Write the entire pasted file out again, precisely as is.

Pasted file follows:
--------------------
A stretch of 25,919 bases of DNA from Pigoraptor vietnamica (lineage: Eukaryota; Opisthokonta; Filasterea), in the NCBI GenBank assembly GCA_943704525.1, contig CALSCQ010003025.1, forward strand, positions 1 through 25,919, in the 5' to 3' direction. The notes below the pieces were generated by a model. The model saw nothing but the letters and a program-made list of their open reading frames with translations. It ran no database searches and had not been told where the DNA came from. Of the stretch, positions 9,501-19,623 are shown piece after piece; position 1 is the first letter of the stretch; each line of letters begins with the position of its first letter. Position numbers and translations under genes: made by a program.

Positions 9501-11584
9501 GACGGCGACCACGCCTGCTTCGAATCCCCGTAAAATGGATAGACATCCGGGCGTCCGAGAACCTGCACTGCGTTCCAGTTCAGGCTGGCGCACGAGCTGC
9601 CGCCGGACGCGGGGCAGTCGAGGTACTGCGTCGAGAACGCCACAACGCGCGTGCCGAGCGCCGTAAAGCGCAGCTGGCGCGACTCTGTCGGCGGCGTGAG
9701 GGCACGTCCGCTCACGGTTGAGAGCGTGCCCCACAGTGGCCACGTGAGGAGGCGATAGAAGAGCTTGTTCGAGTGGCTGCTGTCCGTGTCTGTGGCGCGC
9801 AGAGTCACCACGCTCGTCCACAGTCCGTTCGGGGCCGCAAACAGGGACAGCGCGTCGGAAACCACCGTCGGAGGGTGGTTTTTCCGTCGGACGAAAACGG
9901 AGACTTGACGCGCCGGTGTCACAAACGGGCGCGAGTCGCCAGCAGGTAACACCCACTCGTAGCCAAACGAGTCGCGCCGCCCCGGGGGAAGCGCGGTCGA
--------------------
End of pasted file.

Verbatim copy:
A stretch of 25,919 bases of DNA from Pigoraptor vietnamica (lineage: Eukaryota; Opisthokonta; Filasterea), in the NCBI GenBank assembly GCA_943704525.1, contig CALSCQ010003025.1, forward strand, positions 1 through 25,919, in the 5' to 3' direction. The notes below the pieces were generated by a model. The model saw nothing but the letters and a program-made list of their open reading frames with translations. It ran no database searches and had not been told where the DNA came from. Of the stretch, positions 9,501-19,623 are shown piece after piece; position 1 is the first letter of the stretch; each line of letters begins with the position of its first letter. Position numbers and translations under genes: made by a program.

Positions 9501-11584
9501 GACGGCGACCACGCCTGCTTCGAATCCCCGTAAAATGGATAGACATCCGGGCGTCCGAGAACCTGCACTGCGTTCCAGTTCAGGCTGGCGCACGAGCTGC
9601 CGCCGGACGCGGGGCAGTCGAGGTACTGCGTCGAGAACGCCACAACGCGCGTGCCGAGCGCCGTAAAGCGCAGCTGGCGCGACTCTGTCGGCGGCGTGAG
9701 GGCACGTCCGCTCACGGTTGAGAGCGTGCCCCACAGTGGCCACGTGAGGAGGCGATAGAAGAGCTTGTTCGAGTGGCTGCTGTCCGTGTCTGTGGCGCGC
9801 AGAGTCACCACGCTCGTCCACAGTCCGTTCGGGGCCGCAAACAGGGACAGCGCGTCGGAAACCACCGTCGGAGGGTGGTTTTTCCGTCGGACGAAAACGG
9901 AGACTTGACGCGCCGGTGTCACAAACGGGCGCGAGTCGCCAGCAGGTAACACCCACTCGTAGCCAAACGAGTCGCGCCGCCCCGGGGGAAGCGCGGTCGA